Frachtbox team

The Hidden Heroes Of Logistics: Truck Drivers


Published 26 Jun 2021

The Hidden Heroes Of Logistics: Truck Drivers

The Hidden Heroes Of Logistics: Truck Drivers


A large part of the goods traffic in industrialised countries is transported by truck, and not only within national borders. Here, truck drivers do a back-breaking job! Eight hours a day they drive along the roads, ignoring tailgating drivers and thinking for inattentive pedestrians or cyclists.


And now the Corona pandemic came on top of that: while entire countries were hoarding purchases and isolating themselves at home, the truck drivers kept the public supply going. They endured the fact that many motorway service stations were closed or had no hot food, that the already limited sociability of this job was reduced even further, and that sanitary facilities were even more unhygienic due to cleaners who were summarily rationalised away.


Long-distance drivers spend a lot of time away from their homes and are often separated from their families even at weekends. Tours are often not planned so that the driver is back home before the Sunday driving ban begins.


One Of The Oldest And Most Important Professions Since The Invention Of The Wheel


Whether horse-drawn vehicles, automobiles, buses or trucks, drivers have always been needed to get from one place to another. A truck driver, is a driver of lorries (trucks) and other heavy goods vehicles. Often this occupation is held by men, but the number of women truck drivers is on the rise.


The driver is present when the truck or trailer is loaded, may help and supervise the loading work. When the goods and pallets are loaded, the truck driver can start.


A long-distance driver is expected to find his way quickly in unfamiliar areas and reach his destination by the fastest route.


On arrival at the destination, the truck driver parks the vehicle in the unloading position, opens the tarpaulins, doors, side walls, etc. and is present when the goods are unloaded until the end.

 

Working Time Regulations For Truck Drivers


If a truck driver falls into a microsleep due to overtiredness or too long driving time, this can have far more dramatic consequences: Serious accidents are not uncommon in such situations. Working hours for truck drivers should therefore always be observed.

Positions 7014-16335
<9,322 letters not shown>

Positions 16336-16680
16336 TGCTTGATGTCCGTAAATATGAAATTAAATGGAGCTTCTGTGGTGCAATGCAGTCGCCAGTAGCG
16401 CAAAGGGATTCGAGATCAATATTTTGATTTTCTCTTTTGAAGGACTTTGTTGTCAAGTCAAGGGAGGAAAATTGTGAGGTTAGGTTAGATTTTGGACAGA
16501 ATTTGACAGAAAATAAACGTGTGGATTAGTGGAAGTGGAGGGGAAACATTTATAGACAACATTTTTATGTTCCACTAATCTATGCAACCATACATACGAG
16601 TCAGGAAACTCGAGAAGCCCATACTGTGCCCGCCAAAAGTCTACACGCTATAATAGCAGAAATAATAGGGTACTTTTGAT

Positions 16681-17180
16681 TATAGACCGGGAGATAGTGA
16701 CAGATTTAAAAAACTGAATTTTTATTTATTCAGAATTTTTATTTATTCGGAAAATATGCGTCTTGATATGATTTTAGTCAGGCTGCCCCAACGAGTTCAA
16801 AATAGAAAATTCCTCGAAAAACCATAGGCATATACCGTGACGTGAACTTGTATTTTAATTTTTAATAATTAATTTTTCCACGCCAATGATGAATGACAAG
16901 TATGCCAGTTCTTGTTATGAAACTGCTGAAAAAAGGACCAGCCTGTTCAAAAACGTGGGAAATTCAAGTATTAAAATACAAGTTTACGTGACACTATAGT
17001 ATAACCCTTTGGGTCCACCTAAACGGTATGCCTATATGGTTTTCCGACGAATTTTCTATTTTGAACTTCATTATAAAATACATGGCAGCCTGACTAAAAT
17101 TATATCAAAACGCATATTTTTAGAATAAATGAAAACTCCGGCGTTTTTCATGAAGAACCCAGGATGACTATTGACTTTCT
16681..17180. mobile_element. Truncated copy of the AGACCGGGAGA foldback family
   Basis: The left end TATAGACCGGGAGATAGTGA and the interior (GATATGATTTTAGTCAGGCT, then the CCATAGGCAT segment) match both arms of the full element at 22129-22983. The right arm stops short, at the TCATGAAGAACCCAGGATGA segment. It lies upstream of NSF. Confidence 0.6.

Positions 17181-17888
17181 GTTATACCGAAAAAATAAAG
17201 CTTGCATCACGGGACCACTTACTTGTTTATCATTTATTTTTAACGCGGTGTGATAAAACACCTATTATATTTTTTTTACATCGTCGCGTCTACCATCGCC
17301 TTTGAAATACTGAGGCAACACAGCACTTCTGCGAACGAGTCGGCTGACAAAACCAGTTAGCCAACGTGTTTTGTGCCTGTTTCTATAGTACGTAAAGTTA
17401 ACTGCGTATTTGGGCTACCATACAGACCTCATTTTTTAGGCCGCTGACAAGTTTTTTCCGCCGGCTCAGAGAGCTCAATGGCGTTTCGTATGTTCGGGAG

Daily and weekly working time:

Normally, when considering working hours for drivers, a week is assumed to start at 0 a.m. on Monday and end at midnight on Sunday. In this week, a maximum working time of 48 hours may not be exceeded - this is stated in the Working Hours Act for drivers.


This results in a daily working time of eight hours, which should not be exceeded on average. However, there are certain exceptions to this rule.


Because: The Working Hours Act for truck drivers also gives them the possibility to work up to ten hours a day. However, this is only possible if an average working time of eight hours is not exceeded within the next six months (24 weeks).


The same applies to weekly working hours. Professional drivers should not exceed a working time of 48 hours a week. However, this is allowed if a number of hours of 60 per week is not exceeded and an average of 48 hours per week is achieved within four months (16 weeks).


The working hours for truck drivers apply to both employees and self-employed persons. There are also normally no distinctions between local and long-distance transport.

 

Do Driving And Rest Times Count As Working Time?


Driving times and rest periods apply to truck drivers who drive a motor vehicle with a permissible total weight of more than 3.5 t. Basically, it must be stated that a distinction must be made between driving times and working times for professional drivers. Driving time is part of the working time of professional drivers. This refers to the work behind the wheel.


As already mentioned, only driving times are counted as working time, not rest periods. This means that the Working Hours Act stipulates for truck drivers that two complete driving periods of 4.5 hours each, for example, may only be completed twice per working day without exceeding the maximum limit of 10 hours. Rest periods, which a truck driver must also take in addition to the driving time, are not included in the working time.